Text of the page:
Diamond tools and carbide tools are both excellent choices when you need to find something that cuts well without becoming dull too quickly. Diamond tools, however, may not be as flexible as carbide, and the bits of diamond can wear down more quickly on some materials than on others. That plus the generally lower cost of carbide tools may make some wonder if they should avoid diamonds and just get another set of carbide tools. Yet the better cutting ability of diamond tools is still a draw. One potential compromise is to buy polycrystalline diamond tools, which have the cutting diamond grit on a layer of carbide. These can cost more, so a look at the benefits of buying these tools is in order.
The Best of Both Worlds, Cutting-Wise
First, polycrystalline diamond tools offer the best of both worlds. You get the cutting power of the diamond grit plus the flexibility of the carbide base. While you still have to be wary about using the diamond grit on specific materials, such as iron, that can create excessive wear, the tool will cut well overall while lasting a very long time. These tools can run faster and cut to more specific and narrower tolerances than many other tools.
They May Cost More Initially
The combination of diamond grit, which is already expensive, with the carbide does often command a higher price. But that's the initial price when you buy the tool. You could buy cheaper cutting tools, but if they wear out quickly and you have to buy another, then you're just spending more and more money. If your budget is truly tight, maybe start with one tool and then gradually add on as your budget eases up.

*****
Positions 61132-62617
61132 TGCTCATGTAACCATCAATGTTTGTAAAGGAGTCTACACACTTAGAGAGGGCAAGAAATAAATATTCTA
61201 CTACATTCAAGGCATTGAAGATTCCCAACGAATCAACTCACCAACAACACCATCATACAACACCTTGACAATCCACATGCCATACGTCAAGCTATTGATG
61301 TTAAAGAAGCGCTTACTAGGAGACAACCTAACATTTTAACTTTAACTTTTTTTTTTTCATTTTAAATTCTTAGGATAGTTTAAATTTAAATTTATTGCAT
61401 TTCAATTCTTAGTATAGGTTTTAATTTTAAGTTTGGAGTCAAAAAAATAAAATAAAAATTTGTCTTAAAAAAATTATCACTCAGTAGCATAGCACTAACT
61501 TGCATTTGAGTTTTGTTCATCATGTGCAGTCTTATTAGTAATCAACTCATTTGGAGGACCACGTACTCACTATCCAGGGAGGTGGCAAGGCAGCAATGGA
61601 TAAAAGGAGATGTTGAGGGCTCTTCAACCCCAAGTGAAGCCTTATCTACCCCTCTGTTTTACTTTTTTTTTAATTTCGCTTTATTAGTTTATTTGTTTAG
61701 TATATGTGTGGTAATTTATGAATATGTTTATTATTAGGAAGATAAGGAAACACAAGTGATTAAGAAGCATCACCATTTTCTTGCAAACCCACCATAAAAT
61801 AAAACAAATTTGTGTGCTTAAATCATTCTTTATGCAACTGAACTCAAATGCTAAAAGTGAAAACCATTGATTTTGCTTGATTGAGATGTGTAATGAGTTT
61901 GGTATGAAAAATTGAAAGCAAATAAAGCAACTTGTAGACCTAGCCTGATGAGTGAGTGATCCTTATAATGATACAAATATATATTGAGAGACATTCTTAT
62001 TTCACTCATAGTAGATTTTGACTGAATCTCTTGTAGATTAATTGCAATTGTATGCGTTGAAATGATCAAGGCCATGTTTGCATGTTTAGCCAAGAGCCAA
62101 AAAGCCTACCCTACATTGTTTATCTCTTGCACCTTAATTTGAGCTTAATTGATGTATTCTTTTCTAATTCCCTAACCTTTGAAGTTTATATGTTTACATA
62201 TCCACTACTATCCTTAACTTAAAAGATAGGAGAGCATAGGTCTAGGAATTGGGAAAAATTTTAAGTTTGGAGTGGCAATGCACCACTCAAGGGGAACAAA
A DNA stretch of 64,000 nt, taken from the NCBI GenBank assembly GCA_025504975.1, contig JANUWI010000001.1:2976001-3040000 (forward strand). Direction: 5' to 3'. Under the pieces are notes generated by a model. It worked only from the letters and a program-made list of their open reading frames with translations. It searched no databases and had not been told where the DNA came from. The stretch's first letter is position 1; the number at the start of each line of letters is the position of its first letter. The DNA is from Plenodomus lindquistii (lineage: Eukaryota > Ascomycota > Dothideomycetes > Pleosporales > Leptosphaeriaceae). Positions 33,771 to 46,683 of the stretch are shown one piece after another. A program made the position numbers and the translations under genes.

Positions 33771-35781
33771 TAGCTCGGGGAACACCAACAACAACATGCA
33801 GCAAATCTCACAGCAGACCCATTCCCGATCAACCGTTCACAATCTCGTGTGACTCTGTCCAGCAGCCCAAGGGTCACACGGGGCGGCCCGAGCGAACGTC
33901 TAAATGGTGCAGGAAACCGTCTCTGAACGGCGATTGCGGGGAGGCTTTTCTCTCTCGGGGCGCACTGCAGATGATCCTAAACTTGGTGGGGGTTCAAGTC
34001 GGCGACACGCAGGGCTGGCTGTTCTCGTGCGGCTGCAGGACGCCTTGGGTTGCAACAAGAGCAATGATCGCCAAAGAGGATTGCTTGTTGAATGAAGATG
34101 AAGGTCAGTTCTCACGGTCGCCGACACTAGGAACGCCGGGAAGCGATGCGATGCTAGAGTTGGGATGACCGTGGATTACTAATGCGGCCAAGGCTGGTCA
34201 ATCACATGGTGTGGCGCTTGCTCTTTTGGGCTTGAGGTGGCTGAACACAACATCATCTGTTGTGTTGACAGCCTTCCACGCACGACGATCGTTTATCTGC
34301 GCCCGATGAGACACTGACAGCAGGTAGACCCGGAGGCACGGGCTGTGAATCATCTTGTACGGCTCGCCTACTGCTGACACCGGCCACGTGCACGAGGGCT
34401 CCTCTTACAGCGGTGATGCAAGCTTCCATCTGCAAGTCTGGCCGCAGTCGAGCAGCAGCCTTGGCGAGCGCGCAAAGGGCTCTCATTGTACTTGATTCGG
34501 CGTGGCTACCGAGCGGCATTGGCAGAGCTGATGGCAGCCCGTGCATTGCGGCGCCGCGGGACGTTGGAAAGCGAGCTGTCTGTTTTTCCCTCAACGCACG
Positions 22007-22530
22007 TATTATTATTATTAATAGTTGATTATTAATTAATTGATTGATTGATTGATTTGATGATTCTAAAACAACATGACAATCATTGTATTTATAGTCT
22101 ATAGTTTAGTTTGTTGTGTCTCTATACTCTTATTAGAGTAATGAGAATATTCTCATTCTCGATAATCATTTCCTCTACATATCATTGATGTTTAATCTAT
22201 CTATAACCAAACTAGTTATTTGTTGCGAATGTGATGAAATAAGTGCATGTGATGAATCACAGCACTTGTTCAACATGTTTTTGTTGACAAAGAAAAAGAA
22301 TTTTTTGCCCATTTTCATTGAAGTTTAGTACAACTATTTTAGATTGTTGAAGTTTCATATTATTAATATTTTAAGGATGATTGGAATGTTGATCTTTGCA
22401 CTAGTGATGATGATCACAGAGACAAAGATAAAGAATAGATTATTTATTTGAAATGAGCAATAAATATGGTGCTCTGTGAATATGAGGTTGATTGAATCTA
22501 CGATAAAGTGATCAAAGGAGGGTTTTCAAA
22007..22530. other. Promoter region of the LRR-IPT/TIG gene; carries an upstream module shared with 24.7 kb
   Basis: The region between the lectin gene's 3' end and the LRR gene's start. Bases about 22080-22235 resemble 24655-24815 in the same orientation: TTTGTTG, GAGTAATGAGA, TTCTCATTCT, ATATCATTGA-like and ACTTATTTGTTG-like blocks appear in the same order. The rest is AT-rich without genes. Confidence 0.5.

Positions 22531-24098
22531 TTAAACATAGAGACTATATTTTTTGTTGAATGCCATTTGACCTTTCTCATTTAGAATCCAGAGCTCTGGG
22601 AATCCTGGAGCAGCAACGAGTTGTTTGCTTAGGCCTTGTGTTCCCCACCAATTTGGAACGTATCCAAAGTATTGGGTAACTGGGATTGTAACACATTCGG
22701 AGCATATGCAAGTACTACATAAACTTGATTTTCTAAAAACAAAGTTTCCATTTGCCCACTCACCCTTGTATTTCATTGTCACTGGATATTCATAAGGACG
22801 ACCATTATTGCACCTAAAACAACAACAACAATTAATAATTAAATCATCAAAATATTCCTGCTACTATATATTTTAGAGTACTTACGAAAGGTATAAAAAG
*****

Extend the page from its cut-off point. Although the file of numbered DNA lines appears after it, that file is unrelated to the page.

Speed Up Your Work With Fewer Breaks
Polycrystalline diamond tools can also help you complete jobs more quickly as the cutting power may mean you need to run it less to get the same results as you would with multiple rounds with another tool. The tools can also run for a longer time without needing to be stopped to cool down, for example, and that also helps you complete jobs more quickly.
Diamond, polycrystalline diamond, and carbide tools are all good. They all have their optimal uses and conditions. If you can get only one type, however, you may want to spring for polycrystalline diamond to get as many benefits as you can from that one tool.
Contact a diamond tool manufacturer to learn more.